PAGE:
Take a look inside. ↓
4 | The Maya culture
9 | Chronological table
12 | Tulum through time
16 | Map of Tulum
18 | Monuments and Art of Tulum
20 | The Great Wall
21 | Watchtower
22 | House of the Cenote
23 | House of the Northwest
24 | Shrines
25 | Temple of the Wind
26 | House of the Halach Uinic
28 | House of the Columns
30 | Temple of the Frescoes
31 | Mural of the Temple of the Frescoes
32 | Façade of the Temple of the Frescoes
32 | Corner of the Temple of the Frescoes
33 | House of the Chultun
34 | The Tulum cove and Maya trade
37 | Buildings of the inner Precinct
38 | The Castle
40 | Upper Temple of the Castle
40 | Corner of the Temple of the Castle
41 | Temple of the Initial Series
42 | Temple of the Descending God
44 | Shrines facing the Caribbean Sea
45 | Temple of the Sea
46 | Temple of the Nauyaca
Luis Alberto Martos
Giovanni Dagli Orti
22 x 12.5 cm – 8.66 x 4.92 in
ISBN 978 970 9019 39 1
Tulum is a beautiful pre-Hispanic city on the east coast of the Yucatán peninsula rising on the sea shore.
Built on a limestone cliff, its main buildings dominate the crystalline turquoise waters of the Caribbean Sea.
The site arose and developed strongly between the years 1200 and 1550 A.D. in the period known as the Late Post-Classic.
A sea port of eastern Yucatán during the Mayan epoch, the city reached its apogee after the fall of Mayapán around the year 1400 A.D.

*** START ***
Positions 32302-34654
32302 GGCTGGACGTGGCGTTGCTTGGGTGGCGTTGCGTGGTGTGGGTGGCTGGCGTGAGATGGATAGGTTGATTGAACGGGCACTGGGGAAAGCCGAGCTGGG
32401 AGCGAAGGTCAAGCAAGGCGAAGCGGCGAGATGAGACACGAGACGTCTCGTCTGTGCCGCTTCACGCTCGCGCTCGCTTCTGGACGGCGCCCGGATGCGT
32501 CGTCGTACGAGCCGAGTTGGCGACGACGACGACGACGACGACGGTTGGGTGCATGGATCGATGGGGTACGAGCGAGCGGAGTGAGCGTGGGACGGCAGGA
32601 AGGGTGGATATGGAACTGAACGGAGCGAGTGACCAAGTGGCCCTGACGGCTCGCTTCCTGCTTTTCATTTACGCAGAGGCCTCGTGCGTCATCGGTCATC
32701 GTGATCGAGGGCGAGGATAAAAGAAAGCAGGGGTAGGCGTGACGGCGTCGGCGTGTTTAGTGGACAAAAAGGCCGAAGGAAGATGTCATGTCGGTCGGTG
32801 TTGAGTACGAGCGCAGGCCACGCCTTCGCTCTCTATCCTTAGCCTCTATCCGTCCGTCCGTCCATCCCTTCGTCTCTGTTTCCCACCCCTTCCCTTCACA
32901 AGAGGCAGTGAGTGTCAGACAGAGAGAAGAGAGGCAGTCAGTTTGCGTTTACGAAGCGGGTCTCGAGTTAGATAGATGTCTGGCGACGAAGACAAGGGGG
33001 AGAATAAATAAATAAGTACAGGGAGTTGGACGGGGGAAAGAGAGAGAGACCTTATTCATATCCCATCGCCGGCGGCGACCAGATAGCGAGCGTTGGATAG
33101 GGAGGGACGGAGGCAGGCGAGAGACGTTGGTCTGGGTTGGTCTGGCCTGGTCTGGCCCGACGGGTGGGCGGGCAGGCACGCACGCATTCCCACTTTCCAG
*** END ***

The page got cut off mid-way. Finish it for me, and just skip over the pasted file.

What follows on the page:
Tulum is one of the most attractive Mayan cities, both because of its natural environment and because of the human scale of its buildings, some of which still conserve remains of paintings and frescoes.
This guide, which includes an extensive historical introduction to Mayan culture and Tulum, provides a detailed description of each monument supported by numerous color photographs and complemented with drawings, maps and plans.
Did you know that the walled city of Tulum was first seen by Spanish soldiers from Juan de Grijalva’s expedition in 1518.
“…near sundown, we saw far away a village or town so big that the city of Seville could not seem bigger or smaller: and in it could be seen a very large tower…” Those were the words of Juan Díaz sailing along the east coast of Quintana Roo as he admired the ceremonial buildings of the ancient city that appeared to him on a prominent cliff facing the Caribbean Sea.